MPS defends life-saving gang database

The Metropolitan Police Service (MPS) has defended its gang member database, claiming it can protect people from the threat of violence.

Mar 5, 2018
By Adam Button

Around 3,500 names are currently stored on the force’s gang violence matrix, which tracks potential victims or perpetrators across London.

The matrix has been criticised in the past for potential racial bias as around 90 per cent of entries are people from black and minority ethnic (BME) backgrounds.

Commander Jim Stokley, MPS lead for gang crime, said the matrix helps the force understand the threat of violence posed by gangs to the public and other gang members, and can “really save lives”.

Eleven men aged under 25 have been murdered in gang-related attacks so far this year.

“I know that some people have been critical of the matrix and that is why it’s important that we take every opportunity we can to explain what it is, and what it isn’t,” said Commander Stokley.

“The Met is determined that we will play our part in making sure our young people know they have choices, they can get support to turn away from gangs, that our intelligence is for their protection from harm as equally as it is for enforcement.

“What we want is to stop young people from joining a gang in the first place.”

The gang violence matrix was set up in the aftermath of the 2011 London riots, when the MPS realised it did not properly know the capital’s gang profile.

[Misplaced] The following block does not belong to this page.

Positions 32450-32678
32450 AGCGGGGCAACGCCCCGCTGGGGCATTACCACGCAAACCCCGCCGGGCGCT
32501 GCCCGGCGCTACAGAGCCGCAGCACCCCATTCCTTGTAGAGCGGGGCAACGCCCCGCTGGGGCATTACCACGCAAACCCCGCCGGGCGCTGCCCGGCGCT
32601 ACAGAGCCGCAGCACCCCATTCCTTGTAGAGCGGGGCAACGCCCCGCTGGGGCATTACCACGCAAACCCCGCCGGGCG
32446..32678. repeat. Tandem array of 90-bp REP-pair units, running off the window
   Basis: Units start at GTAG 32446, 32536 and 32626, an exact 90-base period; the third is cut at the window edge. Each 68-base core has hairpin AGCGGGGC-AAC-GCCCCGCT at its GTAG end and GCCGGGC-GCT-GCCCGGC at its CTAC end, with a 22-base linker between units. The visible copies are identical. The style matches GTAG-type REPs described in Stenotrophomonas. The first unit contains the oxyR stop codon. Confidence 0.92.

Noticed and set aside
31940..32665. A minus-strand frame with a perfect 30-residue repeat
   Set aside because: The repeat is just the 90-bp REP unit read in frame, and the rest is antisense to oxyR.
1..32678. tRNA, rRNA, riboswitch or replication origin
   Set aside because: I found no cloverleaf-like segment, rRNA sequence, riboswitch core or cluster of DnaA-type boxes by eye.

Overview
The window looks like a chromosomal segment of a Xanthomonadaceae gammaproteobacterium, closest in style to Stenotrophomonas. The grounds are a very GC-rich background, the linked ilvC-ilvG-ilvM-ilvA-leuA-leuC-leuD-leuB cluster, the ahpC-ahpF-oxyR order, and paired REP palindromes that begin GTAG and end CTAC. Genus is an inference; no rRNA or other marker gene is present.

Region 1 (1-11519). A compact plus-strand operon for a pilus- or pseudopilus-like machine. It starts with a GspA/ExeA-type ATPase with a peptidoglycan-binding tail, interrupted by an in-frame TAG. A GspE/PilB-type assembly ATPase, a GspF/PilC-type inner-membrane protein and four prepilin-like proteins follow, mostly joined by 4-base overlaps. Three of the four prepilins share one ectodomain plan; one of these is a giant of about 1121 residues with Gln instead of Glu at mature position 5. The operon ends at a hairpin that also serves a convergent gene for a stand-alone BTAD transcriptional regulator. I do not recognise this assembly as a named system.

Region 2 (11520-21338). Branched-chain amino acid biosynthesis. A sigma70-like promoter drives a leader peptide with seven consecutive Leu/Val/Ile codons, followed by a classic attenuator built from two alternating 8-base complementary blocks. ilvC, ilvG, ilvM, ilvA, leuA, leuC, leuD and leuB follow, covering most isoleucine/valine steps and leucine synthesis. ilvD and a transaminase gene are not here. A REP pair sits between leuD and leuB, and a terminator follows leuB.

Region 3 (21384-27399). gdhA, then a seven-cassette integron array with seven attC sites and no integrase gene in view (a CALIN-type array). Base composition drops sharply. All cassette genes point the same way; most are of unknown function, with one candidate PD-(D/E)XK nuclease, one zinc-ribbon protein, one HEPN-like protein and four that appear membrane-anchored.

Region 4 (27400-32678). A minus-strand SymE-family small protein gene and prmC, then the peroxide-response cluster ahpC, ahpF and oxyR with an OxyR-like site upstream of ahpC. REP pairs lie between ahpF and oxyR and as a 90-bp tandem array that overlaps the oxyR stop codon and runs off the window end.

The system is designed to help the force better understand who is likely to be a victim or perpetrator of gang-related attacks.

Figures for 2016 showed nearly 80 per cent of people listed on the database were black and nine per cent were from other ethnic minority backgrounds, despite accounting for 40 per cent of London’s population.

Labour MP David Lammy has criticised the matrix for potentially ‘mislabelling’ some young people as gangsters, leaving them with a higher likelihood of facing longer sentences.

Campaign group StopWatch has also claimed there are “serious questions” about how it was compiled.

Commander Stokley explained the MPS uses a “very strict criteria” to establish who should be listed on the database, with at least two corroborating pieces of tested intelligence needed to add a record.

This inclusion is kept under constant review, and more than 4,000 names have been removed since 2012.

This may be due to fatalities, deportations or the person being successfully diverted from crime.

Commander Stokley appealed for Londoners to help prevent more young people from becoming involved in gangs.

He said: “We all have a part to play. If you know of a youngster at risk of being drawn into a gang, or who is already part of one, please tell us.”

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